Ganga comes from the Sanskrit root ‘to go’ and also the root forming ‘gyan’ or knowledge. It is a river that flows from the higher realms to lower ones. In today’s language, we can call this the flow of intuition or intuitive intelligence. The seeker on the path experiences this flow of truth as intuitive intelligence or the birth of viveka. To be able to use this flow of truth that has sprung up in the heart of the disciple, it must marry the logical mind, depicted by Shantanu.
Before the intuitive intelligence can connect with the logical mind, there is a long period of waiting where the student first holds and digests the truth experienced. This is shown where Ganga first goes to meet King Prateep and sits on his right thigh. The flow of truth can only be expressed by the logical brain and initially there is a mismatch as it tries to find expression through a wrong instrument or the non-logical brain. Here the non-logic is shown as she having to wait for her instrument of expression to be born. The experience of truth is a flash, fast but one has to hold it because the speed of the logical brain is too slow to have clarity in expression and this requires the patience of waiting for one full generation.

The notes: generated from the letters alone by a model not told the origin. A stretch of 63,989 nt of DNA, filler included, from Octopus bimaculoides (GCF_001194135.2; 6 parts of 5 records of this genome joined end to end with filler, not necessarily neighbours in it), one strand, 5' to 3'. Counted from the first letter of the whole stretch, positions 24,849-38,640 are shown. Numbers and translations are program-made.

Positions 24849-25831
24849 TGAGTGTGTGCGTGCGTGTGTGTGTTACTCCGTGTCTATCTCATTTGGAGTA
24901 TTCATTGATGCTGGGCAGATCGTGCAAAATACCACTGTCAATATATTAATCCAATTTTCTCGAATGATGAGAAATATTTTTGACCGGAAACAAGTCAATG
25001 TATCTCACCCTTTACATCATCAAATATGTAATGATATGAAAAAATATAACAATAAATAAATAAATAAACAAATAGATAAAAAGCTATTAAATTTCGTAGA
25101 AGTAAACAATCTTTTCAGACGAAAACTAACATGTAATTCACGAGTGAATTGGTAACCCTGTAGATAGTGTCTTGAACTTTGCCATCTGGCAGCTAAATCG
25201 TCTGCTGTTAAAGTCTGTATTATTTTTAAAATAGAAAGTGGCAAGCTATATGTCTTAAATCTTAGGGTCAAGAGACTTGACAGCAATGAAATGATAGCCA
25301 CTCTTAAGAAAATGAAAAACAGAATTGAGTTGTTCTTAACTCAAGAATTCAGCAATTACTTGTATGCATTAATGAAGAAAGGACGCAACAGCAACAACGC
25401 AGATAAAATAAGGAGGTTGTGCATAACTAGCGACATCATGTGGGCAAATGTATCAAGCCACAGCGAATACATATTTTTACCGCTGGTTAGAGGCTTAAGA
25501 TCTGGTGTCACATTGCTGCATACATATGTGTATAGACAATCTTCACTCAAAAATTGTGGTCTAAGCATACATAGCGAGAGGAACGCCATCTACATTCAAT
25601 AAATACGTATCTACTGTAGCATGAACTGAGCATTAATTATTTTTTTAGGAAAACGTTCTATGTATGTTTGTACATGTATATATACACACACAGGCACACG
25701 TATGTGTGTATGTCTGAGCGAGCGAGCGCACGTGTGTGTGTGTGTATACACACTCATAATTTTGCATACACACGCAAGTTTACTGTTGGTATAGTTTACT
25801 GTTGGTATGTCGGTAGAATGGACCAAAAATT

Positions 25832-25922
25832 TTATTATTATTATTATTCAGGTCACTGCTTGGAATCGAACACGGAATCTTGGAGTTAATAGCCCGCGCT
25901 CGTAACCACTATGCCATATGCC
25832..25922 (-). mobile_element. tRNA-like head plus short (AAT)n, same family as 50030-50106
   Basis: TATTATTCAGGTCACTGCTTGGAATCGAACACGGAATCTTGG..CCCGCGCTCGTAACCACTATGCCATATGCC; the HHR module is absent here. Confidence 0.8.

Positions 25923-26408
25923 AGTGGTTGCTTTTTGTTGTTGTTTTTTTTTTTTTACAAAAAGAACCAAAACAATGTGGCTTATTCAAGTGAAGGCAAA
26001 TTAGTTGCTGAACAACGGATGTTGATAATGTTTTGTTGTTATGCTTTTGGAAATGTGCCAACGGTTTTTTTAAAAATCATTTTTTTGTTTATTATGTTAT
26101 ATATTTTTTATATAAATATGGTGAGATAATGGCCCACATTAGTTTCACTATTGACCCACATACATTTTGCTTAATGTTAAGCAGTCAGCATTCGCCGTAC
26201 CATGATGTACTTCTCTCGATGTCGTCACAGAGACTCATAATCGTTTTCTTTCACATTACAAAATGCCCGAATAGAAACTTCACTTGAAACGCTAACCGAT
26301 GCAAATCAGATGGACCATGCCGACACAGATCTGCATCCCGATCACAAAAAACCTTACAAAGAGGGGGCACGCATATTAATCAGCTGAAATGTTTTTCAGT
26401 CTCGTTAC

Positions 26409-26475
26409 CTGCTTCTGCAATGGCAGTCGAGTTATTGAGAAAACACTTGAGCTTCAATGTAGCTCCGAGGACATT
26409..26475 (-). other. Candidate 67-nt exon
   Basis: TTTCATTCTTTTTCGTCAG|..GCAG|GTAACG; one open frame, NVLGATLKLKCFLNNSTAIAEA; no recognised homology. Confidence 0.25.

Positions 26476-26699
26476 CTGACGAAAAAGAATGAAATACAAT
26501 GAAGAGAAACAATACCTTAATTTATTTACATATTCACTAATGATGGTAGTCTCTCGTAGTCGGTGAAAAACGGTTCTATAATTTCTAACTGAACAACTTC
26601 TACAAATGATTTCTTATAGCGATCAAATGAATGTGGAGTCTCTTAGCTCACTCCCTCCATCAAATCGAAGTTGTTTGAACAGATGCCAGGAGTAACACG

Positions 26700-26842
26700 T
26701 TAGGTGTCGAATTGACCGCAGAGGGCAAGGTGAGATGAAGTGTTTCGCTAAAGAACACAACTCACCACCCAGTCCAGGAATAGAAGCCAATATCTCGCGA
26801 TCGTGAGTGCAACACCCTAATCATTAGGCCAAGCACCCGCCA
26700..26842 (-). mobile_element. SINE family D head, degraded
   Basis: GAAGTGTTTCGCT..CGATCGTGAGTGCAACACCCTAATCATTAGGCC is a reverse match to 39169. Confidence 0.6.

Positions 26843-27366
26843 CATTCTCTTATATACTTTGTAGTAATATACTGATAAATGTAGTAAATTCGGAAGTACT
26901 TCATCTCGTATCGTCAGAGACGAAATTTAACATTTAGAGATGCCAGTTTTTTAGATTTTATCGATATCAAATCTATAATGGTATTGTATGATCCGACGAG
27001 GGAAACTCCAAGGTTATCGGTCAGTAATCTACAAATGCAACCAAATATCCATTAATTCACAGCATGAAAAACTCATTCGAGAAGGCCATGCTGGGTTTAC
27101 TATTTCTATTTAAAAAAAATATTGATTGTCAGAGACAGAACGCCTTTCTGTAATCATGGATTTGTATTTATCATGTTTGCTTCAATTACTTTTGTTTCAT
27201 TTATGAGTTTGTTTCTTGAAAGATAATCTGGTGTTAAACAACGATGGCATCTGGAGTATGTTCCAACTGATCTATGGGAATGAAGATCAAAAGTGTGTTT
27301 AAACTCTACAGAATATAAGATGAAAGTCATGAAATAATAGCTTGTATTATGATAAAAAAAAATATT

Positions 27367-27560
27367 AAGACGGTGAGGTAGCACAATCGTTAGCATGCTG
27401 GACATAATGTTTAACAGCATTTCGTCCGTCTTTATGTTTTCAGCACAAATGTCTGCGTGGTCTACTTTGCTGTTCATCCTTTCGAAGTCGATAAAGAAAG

Once the inner viveka starts flowing within the disciple, like the river Ganga, one must look after it like a soft flower. Then, one can feel the truth while our logical brains can see only the fact. Shantanu as the logical brain thinks Ganga is killing her sons while Ganga, who feels the truth beyond the fact of sons, is providing freedom to certain souls. As long as we have only our logical minds to guide us, we will keep mistaking the facts we see as truth.
If a disciple, at any time, with his logical brain starts doubting his viveka, it will desert him that very moment, and it will take a long cycle of suffering and pain for it to return. He has to let it flow and just act the way it directs him. The minute Shantanu questions Ganga, she leaves him.